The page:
Rabbit Seasoning
Lobby card of rabbit seasoning (1952)
Directed byCharles M. Jones
Story byMichael Maltese
Produced byEddie Selzer
StarringMel Blanc
Arthur Q. Bryan
Music byCarl W. Stalling
Animation byKen Harris
Lloyd Vaughan
Ben Washam
Richard Thompson
Assistant animation:
Abe Levitow
Effects animation:
Harry Love
Layouts byMaurice Noble
Backgrounds byPhilip de Guard
Color processTechnicolor
Distributed byWarner Bros. Pictures
The Vitaphone Corporation
Release date
September 20, 1952 (U.S.)
Running time

Rabbit Seasoning is a 1952 Warner Bros. Merrie Melodies cartoon directed by Chuck Jones.[1] Released on September 20, 1952, the short stars Bugs Bunny, Daffy Duck and Elmer Fudd.[2]

It is the sequel to the previous year's Rabbit Fire, and the second in the "hunting trilogy" directed by Jones and written by Michael Maltese (the only major difference in format between them is that Rabbit Fire takes place during the spring, while Rabbit Seasoning takes place in the autumn. The third cartoon, Duck! Rabbit, Duck!, takes place in the winter). The short was produced by Edward Selzer for Warner Bros. Cartoons, Inc., and is the first WB cartoon on which layout artist Maurice Noble received credit.

It is considered to be among Jones' best and most important films. In Jerry Beck's 1994 book The 50 Greatest Cartoons, Rabbit Seasoning is listed at number 30.[3]


The cartoon opens showing several signs posted throughout the forest indicating that it is rabbit season. It is revealed that Daffy Duck is the one putting them up, and he is shown stamping the ground with fake rabbit tracks leading to Bugs' hole. Daffy states that while he knows what he is doing is unfair, he has to have some fun "and besides, it's really duck season."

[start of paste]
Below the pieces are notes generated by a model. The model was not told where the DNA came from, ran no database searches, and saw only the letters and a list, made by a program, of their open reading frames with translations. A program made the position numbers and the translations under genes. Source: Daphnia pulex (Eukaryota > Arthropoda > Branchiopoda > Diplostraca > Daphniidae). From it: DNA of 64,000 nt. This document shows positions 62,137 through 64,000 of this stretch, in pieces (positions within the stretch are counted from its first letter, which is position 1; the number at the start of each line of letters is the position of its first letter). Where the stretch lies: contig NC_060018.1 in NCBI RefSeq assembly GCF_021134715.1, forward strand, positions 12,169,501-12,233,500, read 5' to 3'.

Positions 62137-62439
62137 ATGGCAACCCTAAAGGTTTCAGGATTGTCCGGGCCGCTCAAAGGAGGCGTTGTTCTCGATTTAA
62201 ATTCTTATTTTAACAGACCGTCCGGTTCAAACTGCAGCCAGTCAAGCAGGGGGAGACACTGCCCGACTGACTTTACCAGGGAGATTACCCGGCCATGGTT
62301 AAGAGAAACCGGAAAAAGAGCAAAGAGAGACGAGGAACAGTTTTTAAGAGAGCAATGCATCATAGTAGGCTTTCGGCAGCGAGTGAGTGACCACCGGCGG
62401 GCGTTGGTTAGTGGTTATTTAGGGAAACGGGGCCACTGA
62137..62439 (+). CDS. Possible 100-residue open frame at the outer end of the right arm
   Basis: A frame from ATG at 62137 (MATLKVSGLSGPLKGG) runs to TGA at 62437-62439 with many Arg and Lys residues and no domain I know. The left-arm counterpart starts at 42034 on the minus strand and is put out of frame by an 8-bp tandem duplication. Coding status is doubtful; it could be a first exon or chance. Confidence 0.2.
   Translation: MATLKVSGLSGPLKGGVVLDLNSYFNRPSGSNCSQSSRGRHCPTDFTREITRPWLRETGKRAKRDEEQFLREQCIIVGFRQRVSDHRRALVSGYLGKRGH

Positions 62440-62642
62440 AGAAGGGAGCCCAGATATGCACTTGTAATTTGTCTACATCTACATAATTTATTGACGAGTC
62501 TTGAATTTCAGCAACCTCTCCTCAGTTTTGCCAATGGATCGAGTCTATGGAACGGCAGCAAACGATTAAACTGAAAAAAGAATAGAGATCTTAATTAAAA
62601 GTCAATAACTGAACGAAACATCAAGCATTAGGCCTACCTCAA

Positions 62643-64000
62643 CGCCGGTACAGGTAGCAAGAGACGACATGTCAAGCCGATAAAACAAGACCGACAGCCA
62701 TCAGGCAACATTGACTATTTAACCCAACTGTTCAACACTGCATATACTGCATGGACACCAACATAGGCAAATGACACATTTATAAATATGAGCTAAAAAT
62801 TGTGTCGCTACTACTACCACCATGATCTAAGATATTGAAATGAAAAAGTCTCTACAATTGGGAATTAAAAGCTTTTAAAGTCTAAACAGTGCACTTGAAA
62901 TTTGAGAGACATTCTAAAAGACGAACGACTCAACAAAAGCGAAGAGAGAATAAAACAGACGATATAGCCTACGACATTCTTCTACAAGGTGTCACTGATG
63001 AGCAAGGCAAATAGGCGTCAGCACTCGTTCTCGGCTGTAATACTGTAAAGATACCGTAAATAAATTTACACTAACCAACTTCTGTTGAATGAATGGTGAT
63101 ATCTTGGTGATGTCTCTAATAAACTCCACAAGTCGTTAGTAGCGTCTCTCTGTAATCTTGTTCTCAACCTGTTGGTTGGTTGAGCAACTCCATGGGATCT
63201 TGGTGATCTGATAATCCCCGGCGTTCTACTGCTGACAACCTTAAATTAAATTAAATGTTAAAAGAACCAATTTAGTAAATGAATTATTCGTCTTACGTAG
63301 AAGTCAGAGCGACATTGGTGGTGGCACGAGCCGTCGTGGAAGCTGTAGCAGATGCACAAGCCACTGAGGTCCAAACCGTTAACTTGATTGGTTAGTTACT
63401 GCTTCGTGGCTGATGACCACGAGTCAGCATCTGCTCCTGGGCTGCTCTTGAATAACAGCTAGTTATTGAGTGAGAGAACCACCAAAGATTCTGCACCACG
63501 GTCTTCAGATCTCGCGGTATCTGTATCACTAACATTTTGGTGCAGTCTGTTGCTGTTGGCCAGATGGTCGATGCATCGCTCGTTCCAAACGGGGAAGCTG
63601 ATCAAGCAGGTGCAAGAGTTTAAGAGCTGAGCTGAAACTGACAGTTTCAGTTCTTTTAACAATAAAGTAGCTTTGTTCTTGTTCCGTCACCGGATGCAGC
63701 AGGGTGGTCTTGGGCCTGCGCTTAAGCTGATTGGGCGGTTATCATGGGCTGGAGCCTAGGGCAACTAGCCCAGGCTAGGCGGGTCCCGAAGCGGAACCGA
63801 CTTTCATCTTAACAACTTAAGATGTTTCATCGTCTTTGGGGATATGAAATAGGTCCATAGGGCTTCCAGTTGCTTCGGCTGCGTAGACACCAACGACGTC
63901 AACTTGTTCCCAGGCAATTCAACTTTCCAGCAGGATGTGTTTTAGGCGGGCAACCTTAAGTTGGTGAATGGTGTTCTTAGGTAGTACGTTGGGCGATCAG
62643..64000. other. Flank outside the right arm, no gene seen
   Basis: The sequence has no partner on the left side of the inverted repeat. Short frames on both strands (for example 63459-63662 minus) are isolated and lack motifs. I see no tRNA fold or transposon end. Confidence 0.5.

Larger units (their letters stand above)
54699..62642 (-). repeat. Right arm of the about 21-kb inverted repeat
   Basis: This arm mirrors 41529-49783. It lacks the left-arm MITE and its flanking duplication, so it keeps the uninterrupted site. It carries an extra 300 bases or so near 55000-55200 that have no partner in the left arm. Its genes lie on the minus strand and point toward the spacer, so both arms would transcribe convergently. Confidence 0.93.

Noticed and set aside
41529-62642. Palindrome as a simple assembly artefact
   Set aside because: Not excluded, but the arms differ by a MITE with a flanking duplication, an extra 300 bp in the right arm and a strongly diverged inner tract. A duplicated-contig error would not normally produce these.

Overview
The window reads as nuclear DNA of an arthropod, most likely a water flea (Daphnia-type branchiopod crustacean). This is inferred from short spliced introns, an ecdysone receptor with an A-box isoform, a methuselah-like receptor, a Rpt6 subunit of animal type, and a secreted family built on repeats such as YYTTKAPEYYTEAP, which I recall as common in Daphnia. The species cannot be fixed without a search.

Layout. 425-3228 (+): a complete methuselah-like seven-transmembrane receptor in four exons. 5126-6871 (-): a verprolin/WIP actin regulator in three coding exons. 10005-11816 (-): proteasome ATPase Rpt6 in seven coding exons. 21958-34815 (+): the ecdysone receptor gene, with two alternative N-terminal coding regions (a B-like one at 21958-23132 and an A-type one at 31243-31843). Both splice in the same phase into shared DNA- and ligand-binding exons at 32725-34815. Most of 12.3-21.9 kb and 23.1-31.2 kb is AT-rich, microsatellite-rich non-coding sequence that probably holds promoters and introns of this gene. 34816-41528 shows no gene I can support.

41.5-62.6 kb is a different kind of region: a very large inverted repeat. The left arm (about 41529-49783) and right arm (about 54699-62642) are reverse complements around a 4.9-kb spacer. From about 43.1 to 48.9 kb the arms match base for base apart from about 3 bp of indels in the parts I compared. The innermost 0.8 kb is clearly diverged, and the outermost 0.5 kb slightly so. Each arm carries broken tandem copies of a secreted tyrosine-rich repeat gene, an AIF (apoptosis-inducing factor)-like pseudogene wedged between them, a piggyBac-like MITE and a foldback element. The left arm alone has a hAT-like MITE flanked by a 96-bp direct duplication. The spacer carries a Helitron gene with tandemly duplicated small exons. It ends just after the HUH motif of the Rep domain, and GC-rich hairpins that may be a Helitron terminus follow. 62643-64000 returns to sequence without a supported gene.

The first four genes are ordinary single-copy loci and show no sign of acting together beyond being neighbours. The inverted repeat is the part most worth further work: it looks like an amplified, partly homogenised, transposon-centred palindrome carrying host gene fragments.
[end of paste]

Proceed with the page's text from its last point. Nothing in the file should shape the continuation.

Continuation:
Elmer Fudd then appears and notices the rabbit tracks. He pokes his gun into the hole, threatens to blast Bugs if he does not come out, and then follows through on his threat. Bugs Bunny, however, has been watching from a hole a few feet away and wanders over to Elmer to begin a conversation with him about rabbit season. When Elmer does not appear to notice that Bugs is a rabbit, Daffy is enraged by this and emerges from his hiding spot to point out that Bugs is a rabbit, which the latter confirms, asking if Elmer would like to shoot him now or wait until he gets home. Daffy immediately shouts for the first option and Bugs undermines him, "You keep out of this! He doesn't have to shoot you now!" Daffy sharply asserts, "He does so have to shoot me now!" and demands that Elmer do so. Elmer looks confused for a few seconds, but complies as Daffy sticks his tongue out at Bugs. The shot dislocates his beak to the back of his head and Daffy replaces his beak before requesting to run through again what they just said. Bugs agrees to, and upon reaching Bugs' word swap, Daffy calls him out on "pronoun trouble", saying "It's not 'he doesn't have to shoot you now.' It's 'he doesn't have to shoot me now.' WELL, I SAY HE DOES HAVE TO SHOOT ME NOW!" Subsequently, Daffy commands Elmer to shoot him again, which he does. Daffy fixes his beak again and is about to rant at Bugs before realizing that he may fall into the same trap once more. He decides to speak to Elmer instead, confirming that Elmer is a hunter and that it is rabbit season. Bugs interjects, asking what Elmer would do if Daffy was a rabbit. Daffy repeats the question forcefully and has enough time to realize what he said (looking towards the camera and meekly saying "Not again") before Elmer shoots him. Daffy fixes his bill once more and laughs sarcastically at Bugs for his trick.